A European form of Islam needs to develop before a meaningful interfaith dialogue can take place on the continent, the new leader of Germany’s 24 million Protestants has said.
“We are only at the beginning of a serious inter-religious discussion on a theologically high level and that is because there are problems with finding counterparts,” the Rev. Nikolaus Schneider told ENInews in a Nov.17 interview in Trier.
“The imams who come from Turkey to Germany can hardly speak German and that means that we need to train imams in Germany at our universities,” said Schneider, who was elected the new chairperson of the Evangelical Church in Germany (EKD) on Nov. 9 during a meeting of its governing synod in Hanover.
He had been the EKD’s acting leader since February, when his predecessor, the Rev. Margot Kässmann, stood down after a drunk-driving offence.
Schneider said that one of his priorities in his new post is to set up as soon as possible a meeting with representatives of Islam in Germany, which has about four million Muslims.
In recent weeks an intense debate has raged in Germany about the willingness of Muslim immigrants to integrate and learn the language. A book claiming that Turkish Muslims are not willing to integrate reached the top of the non-fiction bestseller list.
In a speech to mark Germany’s 1990 unification, the country’s President Christian Wulff also stirred controversy when he stated that Islam is part of Germany, alongside Christianity and Judaism.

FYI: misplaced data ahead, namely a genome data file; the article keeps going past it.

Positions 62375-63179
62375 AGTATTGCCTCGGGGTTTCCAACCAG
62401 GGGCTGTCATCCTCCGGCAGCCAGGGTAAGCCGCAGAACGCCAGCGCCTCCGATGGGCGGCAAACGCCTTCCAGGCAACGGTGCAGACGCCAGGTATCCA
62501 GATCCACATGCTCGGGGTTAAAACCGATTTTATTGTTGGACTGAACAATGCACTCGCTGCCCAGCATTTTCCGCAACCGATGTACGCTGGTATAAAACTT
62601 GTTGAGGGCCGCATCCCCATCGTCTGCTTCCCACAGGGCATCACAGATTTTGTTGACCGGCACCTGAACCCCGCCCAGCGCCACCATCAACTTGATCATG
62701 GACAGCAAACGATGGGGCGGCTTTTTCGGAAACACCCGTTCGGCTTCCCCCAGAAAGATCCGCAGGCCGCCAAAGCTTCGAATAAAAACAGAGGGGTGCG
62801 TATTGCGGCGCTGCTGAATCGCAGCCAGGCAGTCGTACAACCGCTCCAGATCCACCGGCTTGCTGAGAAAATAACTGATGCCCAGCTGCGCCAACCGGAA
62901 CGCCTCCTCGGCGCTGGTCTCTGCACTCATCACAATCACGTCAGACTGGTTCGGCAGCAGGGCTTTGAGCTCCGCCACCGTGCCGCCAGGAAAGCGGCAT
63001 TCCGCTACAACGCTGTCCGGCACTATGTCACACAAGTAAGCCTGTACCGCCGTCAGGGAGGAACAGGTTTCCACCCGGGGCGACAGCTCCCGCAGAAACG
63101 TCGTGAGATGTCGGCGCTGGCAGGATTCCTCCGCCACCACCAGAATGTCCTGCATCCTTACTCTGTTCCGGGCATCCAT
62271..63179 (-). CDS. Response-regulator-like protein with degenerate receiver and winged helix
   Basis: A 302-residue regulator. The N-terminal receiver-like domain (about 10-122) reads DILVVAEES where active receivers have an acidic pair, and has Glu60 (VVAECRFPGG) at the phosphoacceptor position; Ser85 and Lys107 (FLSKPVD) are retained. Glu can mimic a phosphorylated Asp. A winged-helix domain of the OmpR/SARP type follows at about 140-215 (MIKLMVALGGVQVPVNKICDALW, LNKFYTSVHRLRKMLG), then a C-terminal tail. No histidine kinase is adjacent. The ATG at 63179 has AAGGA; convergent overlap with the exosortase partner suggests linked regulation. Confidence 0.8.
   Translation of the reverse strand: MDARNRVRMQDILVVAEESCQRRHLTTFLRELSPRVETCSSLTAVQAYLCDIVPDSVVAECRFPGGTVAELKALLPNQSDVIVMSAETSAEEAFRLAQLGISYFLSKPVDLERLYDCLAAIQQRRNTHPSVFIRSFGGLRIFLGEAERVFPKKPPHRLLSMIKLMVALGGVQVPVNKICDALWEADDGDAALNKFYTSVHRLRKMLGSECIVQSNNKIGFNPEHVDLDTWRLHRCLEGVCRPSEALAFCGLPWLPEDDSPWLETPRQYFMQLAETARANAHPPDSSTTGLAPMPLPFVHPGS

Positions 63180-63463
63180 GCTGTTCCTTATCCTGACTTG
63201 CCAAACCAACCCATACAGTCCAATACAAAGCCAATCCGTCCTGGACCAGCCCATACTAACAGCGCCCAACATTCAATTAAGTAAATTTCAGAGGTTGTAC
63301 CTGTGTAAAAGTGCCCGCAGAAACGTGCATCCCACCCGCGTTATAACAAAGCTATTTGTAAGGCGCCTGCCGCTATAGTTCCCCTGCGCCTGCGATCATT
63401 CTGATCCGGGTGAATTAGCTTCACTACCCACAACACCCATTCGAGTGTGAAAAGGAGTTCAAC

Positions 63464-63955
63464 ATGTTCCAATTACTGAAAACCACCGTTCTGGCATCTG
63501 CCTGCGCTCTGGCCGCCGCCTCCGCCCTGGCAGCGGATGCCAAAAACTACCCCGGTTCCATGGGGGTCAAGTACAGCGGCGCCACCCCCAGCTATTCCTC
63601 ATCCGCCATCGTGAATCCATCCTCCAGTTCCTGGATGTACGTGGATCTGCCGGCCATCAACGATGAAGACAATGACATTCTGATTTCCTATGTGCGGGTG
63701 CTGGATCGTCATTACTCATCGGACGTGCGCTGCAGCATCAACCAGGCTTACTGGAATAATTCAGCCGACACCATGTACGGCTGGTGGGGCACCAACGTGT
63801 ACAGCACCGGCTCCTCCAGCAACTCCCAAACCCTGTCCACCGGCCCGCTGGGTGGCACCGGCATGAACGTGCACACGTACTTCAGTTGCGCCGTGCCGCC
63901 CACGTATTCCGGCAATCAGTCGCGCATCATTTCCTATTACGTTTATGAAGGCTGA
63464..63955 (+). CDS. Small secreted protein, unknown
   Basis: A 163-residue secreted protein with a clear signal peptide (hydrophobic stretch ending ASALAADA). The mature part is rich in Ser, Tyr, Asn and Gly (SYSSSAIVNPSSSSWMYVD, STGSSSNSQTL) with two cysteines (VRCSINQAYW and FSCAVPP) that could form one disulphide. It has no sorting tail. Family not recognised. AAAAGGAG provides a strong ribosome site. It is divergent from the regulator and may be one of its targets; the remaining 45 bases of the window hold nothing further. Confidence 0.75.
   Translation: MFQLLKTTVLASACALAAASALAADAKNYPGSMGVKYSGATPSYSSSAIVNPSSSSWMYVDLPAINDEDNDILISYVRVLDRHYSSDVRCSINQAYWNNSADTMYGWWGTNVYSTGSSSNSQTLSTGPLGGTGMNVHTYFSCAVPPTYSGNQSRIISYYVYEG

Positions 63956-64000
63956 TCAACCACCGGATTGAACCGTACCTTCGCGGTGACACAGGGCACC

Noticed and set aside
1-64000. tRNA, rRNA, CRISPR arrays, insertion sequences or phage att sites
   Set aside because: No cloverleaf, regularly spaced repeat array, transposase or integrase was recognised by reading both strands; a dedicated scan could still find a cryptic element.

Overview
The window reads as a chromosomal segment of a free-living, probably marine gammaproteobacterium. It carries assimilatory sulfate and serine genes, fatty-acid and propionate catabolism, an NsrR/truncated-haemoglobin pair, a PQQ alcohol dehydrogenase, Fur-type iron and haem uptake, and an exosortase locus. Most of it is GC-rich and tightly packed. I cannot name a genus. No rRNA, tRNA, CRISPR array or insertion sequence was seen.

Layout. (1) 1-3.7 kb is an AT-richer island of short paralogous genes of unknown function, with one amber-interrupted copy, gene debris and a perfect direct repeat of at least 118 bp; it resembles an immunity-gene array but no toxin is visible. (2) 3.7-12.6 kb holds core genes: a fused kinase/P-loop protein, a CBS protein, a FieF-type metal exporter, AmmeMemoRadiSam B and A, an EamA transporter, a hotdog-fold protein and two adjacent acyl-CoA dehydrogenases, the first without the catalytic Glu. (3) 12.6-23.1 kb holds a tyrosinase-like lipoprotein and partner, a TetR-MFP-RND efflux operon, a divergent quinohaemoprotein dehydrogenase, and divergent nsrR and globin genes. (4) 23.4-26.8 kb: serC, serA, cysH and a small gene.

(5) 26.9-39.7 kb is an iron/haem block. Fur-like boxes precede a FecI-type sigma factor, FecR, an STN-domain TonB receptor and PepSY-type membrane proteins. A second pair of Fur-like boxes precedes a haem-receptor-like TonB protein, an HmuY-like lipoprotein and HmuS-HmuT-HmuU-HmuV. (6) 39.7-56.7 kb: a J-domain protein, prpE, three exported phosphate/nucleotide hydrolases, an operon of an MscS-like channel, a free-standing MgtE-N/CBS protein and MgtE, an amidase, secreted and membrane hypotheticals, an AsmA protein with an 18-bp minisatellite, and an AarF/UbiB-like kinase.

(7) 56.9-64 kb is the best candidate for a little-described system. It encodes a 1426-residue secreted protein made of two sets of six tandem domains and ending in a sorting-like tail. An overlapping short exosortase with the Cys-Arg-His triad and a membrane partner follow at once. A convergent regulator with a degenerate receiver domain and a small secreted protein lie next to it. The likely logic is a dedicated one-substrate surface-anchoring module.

Schneider told ENInews he welcomes the newly established Islam theology faculties at three German universities, as well as efforts to introduce religious education in Islam at schools.
In most of Germany, religious education is an obligatory part of the curriculum with separate classes for Protestant, Roman Catholic and Jewish students. There are however no classes for Muslim students.
“We need an Islam that has an academic formation in our country and at our universities, an Islam that is able to enter into dialogue with the social sciences and with the natural sciences in our country,” said Schneider.
Referring to imams, he said, “They don’t know our cultural background, and they cannot preach in such a way so that they can provide orientation to the conditions of our society, but they preach as if the people are still living in Turkey.”
Schneider is also president of the Evangelical Church in the Rhineland, one of the 22 regional Lutheran, Reformed and United churches that make up the EKD.
On Nov. 20, he was a special guest at the Vatican of Archbishop Reinhard Marx of Munich and Freising who was installed as a cardinal by Pope Benedict VXI. Marx is the former bishop of Trier that is within Schneider’s Rhineland church area and they worked together during Marx’s tenure in Trier.